Keyword and topic research can be tedious and tiresome even at the best of times. However, it’s also a necessary step in the creation of high-quality, compelling content. While you’re likely to be well-served through an all-in-one platform like Moz, don’t underestimate the power of the myriad free tools available online.
Here are a few we’d highly recommend if you’re suffering from a spot of writer’s block.
Although it’s not quite as full-featured as Google’s Keyword Planner (which is also free), Keyword Sheeter mines Google autocomplete data to generate a huge list of possible search terms and phrases. It also includes filters to help you either eliminate irrelevant entries or narrow your search to entries containing certain words or phrases.
It can take a bit of time to generate a list for niche topics, but it’s nevertheless an excellent starting point. Note that the free version of the tool doesn’t show search volume or any other data about the entries. You’ll need to use a secondary tool in order to glean that information.
Alternatively, you can purchase more comprehensive results through the platform, wither with premium currency or for a nominal fee.
The Content Strategy Helper
It might not look like much at first glance, but the Content Strategy Helper is downright incredible. Developed by marketing strategist Daniel Butler, it searches across the web for content related to your keywords. The network of sites it pulls from is frankly almost overwhelming and includes Google, YouTube, Reddit, Hacker News, and How Stuff Works.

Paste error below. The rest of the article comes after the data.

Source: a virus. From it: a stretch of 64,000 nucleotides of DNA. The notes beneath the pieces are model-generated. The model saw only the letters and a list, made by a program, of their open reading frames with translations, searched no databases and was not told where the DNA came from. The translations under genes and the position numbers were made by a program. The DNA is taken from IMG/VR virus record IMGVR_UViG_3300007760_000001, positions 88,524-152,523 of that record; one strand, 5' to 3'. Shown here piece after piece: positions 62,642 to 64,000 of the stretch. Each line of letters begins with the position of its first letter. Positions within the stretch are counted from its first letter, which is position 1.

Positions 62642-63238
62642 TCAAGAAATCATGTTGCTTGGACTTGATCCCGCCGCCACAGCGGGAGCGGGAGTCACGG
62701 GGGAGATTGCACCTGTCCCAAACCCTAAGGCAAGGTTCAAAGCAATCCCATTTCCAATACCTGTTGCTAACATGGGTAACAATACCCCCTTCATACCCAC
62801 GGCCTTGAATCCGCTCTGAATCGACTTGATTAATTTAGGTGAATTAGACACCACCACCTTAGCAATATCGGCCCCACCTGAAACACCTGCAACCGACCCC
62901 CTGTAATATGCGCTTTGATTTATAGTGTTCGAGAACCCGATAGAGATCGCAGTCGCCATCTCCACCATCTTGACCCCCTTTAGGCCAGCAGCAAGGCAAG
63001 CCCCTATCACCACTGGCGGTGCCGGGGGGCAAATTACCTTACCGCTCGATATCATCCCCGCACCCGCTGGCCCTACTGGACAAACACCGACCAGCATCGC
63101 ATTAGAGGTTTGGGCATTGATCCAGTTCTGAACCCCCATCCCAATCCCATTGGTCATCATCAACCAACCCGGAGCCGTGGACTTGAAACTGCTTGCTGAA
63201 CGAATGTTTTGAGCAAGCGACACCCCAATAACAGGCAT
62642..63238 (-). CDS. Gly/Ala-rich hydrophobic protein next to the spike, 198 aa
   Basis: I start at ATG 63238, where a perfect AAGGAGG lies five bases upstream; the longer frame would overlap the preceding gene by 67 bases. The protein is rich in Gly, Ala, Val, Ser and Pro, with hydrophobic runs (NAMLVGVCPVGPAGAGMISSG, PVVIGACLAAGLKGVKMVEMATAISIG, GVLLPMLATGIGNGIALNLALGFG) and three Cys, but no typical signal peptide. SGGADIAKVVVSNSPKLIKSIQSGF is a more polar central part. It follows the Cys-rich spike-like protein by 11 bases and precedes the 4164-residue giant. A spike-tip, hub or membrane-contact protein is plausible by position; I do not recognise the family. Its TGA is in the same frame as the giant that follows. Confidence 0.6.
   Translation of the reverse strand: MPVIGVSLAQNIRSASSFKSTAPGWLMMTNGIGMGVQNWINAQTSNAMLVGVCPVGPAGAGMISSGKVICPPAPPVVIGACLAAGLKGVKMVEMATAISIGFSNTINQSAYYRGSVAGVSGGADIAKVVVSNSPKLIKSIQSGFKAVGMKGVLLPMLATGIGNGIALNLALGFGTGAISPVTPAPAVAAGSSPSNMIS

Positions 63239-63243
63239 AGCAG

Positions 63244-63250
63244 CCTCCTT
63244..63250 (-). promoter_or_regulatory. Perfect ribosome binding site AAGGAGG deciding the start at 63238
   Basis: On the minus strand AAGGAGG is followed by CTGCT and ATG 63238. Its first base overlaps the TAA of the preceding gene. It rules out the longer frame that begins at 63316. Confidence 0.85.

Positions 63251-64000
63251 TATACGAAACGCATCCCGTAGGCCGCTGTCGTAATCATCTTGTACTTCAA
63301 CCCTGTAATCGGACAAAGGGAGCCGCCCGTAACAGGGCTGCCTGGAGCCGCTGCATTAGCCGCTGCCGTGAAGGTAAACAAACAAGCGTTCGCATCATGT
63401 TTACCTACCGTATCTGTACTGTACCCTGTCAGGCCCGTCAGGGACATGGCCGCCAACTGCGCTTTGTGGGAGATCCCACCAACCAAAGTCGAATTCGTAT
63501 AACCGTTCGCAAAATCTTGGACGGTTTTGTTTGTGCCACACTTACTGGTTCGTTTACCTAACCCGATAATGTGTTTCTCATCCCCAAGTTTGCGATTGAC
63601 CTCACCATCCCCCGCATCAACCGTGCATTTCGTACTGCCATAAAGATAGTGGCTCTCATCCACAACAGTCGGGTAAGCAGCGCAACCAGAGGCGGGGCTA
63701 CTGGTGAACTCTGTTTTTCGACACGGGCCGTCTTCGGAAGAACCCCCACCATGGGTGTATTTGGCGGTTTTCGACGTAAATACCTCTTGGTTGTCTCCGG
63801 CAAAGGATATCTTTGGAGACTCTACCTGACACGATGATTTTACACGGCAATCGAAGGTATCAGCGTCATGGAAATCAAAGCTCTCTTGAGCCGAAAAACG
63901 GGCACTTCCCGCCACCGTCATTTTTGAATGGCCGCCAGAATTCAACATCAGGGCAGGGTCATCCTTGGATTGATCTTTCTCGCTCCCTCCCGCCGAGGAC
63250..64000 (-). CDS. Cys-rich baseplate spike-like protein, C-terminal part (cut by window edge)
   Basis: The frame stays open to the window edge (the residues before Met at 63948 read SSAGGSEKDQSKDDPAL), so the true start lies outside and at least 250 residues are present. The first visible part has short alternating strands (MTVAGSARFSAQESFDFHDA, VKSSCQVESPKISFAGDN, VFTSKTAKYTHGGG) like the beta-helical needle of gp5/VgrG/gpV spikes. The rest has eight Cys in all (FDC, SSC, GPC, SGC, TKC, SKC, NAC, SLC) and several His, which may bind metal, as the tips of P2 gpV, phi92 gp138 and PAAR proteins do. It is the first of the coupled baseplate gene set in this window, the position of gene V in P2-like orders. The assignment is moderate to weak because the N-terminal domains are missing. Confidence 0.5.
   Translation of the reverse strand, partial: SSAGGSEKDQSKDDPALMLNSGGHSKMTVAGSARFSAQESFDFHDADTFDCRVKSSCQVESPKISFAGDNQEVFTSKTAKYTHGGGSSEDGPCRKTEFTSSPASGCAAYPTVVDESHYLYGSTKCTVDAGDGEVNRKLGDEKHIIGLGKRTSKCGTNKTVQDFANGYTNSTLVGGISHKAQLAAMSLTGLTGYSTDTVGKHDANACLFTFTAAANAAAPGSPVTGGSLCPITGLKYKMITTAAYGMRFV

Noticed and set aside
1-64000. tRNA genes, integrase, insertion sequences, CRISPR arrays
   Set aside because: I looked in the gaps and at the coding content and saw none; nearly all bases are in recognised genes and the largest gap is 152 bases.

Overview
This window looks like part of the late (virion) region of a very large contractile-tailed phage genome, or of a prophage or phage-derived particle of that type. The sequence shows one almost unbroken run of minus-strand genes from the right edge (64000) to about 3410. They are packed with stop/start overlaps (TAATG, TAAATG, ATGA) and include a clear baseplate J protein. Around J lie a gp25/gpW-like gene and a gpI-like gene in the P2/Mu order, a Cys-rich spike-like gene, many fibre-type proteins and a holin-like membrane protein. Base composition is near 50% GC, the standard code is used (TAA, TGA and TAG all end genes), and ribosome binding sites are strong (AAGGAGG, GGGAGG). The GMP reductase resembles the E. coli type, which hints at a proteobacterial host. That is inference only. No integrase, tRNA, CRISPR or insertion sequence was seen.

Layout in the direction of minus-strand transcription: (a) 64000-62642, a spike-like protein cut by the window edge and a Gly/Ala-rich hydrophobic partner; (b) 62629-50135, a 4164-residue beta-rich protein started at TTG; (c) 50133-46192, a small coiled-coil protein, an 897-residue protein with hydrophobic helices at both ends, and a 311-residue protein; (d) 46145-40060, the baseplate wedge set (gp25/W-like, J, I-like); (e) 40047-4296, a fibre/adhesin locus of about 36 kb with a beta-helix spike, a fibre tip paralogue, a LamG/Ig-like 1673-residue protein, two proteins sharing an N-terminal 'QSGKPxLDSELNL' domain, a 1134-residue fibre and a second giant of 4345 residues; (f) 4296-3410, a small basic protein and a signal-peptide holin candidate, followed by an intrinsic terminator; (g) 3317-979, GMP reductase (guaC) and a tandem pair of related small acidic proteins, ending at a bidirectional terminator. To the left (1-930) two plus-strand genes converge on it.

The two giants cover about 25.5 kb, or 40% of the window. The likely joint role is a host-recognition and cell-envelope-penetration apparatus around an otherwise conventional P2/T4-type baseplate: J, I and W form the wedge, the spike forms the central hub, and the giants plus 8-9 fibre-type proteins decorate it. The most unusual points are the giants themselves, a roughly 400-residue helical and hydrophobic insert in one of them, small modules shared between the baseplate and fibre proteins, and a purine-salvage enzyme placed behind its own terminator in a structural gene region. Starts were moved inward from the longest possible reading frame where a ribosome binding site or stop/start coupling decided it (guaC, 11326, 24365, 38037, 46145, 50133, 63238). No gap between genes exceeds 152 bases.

And that’s just the ideas tab. Source & Place leverages Twitter search tool Followerwonk to track down influencers and thought leaders related to your topic. Whether you’re looking to connect with people for their social influence or trying to track down guest post opportunities, it’s an invaluable addition to your repertoire.
Finally, if you’re interested in newsjacking, you can check out the Trending tab, which displays popular articles and news pieces.
Created by the SEO toolkit developer topicseed, WikiBrowser is a bit more sophisticated than the other software on our list. When you enter a keyword, it provides a visualization of the topic’s outline on Wikipedia, while also generating a list of related topics and concepts that you can use to help spark your creativity. You can click on any of the generated topics to see topics related to them, and so on.
What’s in Your Toolkit?
The tools outlined above only represent a tiny cross-section of what’s available online. We chose three that we felt really stood apart from the rest, both in terms of what they did and how they functioned. We’re certain you’ll find them as useful in your own research as we did in ours.